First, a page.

How can you reduce print-through?
Anti Static carbon backing or store tales out
Why do we store tails out?
reduce print through
Why is a wider track width better that a narrower track width?
Less crosstalk, More Accurate
What effects does tape speed have on the performance of an analog tape recorder
More Accurate, noise, distortion, crosstalk, flutter
The Engineer
Responsibilities
A. Technically implements the Producer's vision
B. Builds the mix
C. Directs the 2nd engineer
The 2nd Engineer
Responsibilities
A. Supports the engineer, producer, and artist
B. Is responsible for all documentation
C. Set-up, tear-down, and cleaning the studio after session
Split buss/ split section
A console that has monitor controls in a section of the consoles separate from the channel fader strips
Phase invert
A switch that inverts the phase on a channel's input
Pan Pot
Control that places the output of a channel in the stereo field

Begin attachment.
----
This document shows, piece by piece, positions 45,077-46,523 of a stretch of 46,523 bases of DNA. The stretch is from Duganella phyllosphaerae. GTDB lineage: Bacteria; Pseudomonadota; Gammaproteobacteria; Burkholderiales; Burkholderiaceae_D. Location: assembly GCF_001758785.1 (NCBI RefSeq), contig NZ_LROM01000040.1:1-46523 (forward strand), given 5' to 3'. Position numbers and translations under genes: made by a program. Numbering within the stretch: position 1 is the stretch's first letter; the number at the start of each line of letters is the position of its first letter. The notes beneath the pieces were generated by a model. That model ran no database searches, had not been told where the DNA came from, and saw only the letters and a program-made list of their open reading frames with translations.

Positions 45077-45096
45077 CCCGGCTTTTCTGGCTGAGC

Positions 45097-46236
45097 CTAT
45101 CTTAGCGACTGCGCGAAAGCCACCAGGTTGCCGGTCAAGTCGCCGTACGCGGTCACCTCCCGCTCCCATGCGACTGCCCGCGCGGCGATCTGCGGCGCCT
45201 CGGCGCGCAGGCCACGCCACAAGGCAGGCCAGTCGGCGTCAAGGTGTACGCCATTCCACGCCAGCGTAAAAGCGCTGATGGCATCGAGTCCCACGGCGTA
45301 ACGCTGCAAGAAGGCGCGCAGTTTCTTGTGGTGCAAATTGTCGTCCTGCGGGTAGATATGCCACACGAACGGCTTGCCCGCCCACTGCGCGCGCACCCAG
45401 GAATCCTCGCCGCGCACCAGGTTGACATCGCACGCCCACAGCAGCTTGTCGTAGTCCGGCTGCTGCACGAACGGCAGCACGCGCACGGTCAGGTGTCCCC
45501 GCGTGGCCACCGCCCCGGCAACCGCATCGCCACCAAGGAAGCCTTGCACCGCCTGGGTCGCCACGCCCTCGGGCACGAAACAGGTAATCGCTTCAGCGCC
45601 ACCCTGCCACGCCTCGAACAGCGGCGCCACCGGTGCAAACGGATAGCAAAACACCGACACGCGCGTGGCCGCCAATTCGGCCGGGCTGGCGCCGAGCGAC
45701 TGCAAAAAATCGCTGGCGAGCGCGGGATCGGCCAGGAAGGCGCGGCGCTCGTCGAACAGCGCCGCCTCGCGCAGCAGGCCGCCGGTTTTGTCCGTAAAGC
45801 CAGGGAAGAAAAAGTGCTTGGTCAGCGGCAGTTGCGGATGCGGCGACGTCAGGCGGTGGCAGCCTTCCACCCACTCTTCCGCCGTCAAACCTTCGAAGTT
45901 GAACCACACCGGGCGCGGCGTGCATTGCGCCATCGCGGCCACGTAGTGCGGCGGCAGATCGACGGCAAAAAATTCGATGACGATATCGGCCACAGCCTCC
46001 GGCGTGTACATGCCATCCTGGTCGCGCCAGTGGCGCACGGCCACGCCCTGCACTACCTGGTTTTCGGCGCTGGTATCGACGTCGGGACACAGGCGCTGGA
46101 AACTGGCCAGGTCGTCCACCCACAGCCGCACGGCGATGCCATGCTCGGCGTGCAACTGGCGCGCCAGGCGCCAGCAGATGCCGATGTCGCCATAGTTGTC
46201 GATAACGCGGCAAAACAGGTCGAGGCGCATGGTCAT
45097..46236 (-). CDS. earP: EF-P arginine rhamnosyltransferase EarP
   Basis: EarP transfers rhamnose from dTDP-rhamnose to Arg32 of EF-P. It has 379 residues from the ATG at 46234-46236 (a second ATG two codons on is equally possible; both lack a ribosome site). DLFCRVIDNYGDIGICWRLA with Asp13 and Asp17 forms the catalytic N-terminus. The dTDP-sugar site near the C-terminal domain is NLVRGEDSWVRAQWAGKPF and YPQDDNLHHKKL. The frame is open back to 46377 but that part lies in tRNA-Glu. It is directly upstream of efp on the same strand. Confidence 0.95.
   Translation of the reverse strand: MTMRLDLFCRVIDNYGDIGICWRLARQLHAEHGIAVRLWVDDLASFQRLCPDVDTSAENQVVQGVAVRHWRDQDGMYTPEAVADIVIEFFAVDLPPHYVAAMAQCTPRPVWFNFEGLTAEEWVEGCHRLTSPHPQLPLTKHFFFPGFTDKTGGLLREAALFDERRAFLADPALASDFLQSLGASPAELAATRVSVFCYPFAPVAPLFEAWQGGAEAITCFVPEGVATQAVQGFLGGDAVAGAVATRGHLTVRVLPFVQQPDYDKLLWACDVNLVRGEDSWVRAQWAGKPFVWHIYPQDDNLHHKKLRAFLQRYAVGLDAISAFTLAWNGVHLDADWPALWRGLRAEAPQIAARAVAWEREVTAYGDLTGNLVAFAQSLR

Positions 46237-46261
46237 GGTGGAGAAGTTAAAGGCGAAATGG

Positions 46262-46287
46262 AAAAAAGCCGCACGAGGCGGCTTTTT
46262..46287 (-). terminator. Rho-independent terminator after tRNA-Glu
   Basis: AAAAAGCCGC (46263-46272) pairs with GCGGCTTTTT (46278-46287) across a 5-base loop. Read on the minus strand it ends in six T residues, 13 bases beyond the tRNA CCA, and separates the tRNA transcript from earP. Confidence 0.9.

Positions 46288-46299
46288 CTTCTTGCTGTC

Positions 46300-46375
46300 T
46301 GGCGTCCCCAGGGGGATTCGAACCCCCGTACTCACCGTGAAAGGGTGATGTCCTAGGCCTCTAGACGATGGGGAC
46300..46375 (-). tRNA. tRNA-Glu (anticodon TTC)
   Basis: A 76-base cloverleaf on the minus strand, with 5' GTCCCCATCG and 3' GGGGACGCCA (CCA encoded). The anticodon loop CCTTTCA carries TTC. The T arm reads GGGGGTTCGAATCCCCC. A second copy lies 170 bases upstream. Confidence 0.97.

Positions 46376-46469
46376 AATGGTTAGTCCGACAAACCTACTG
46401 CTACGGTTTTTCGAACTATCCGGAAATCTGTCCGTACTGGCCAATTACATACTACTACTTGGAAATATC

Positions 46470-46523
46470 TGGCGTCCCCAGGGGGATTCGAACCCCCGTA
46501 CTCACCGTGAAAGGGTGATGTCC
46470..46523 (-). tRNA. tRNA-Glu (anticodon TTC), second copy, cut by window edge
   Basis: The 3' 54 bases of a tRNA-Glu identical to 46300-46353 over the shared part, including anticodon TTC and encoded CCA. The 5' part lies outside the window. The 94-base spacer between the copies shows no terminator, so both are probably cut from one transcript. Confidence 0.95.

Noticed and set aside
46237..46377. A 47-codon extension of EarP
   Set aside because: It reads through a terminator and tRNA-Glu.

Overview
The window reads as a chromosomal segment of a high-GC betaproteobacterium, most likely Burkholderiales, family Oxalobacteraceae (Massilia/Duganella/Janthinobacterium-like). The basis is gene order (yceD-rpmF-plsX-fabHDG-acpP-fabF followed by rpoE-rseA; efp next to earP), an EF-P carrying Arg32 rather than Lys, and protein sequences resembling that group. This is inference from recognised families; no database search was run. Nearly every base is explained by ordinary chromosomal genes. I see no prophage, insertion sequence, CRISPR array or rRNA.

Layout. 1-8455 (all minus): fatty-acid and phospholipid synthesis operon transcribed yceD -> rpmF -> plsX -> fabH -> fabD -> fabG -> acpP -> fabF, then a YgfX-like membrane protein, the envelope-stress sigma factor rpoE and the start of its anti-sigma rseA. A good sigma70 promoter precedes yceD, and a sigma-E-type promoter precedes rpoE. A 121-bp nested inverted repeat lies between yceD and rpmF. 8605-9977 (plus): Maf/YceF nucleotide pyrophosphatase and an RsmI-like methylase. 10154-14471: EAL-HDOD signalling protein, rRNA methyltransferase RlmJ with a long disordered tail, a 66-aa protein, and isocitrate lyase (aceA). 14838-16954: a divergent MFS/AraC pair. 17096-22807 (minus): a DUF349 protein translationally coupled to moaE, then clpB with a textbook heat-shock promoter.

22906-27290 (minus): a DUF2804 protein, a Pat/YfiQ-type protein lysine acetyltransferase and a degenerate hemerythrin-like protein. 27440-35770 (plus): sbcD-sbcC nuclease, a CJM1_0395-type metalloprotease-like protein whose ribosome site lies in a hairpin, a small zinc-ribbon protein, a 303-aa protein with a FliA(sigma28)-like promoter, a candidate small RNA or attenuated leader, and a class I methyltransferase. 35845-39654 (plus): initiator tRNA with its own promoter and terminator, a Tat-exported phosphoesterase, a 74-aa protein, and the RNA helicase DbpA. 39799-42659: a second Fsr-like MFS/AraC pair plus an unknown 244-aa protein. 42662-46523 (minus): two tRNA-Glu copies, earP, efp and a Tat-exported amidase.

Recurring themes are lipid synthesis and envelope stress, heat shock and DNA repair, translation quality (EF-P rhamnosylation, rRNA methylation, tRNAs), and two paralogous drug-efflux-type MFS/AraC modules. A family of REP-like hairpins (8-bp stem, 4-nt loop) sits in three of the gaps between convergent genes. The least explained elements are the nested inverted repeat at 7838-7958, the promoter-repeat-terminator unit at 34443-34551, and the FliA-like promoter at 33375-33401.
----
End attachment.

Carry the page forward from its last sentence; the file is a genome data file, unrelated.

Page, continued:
Direct out switch
Where signal is sent directly out of a channel
Peak
Identifies when an input has reached overload
Pre fader
Signal sent or monitored regardless of channel fader position
Mute
Defeats the output of a channel
Pad
Reduces the input level of a signal before the mic preamp
Trim
A gain control that changes the input sensitivities of a preamp
Phantom Power
Provides 48 volts DC to condenser microphones
Mic Preamp
Amplifies to increase mic voltage to line level
Channel Assignment
A mixing network that combines the outputs of multiple channels
Cue Send
A signal path specifically dedicated to sending signal to headphones
In Line
A console that has the monitor and input controls in the same fader strip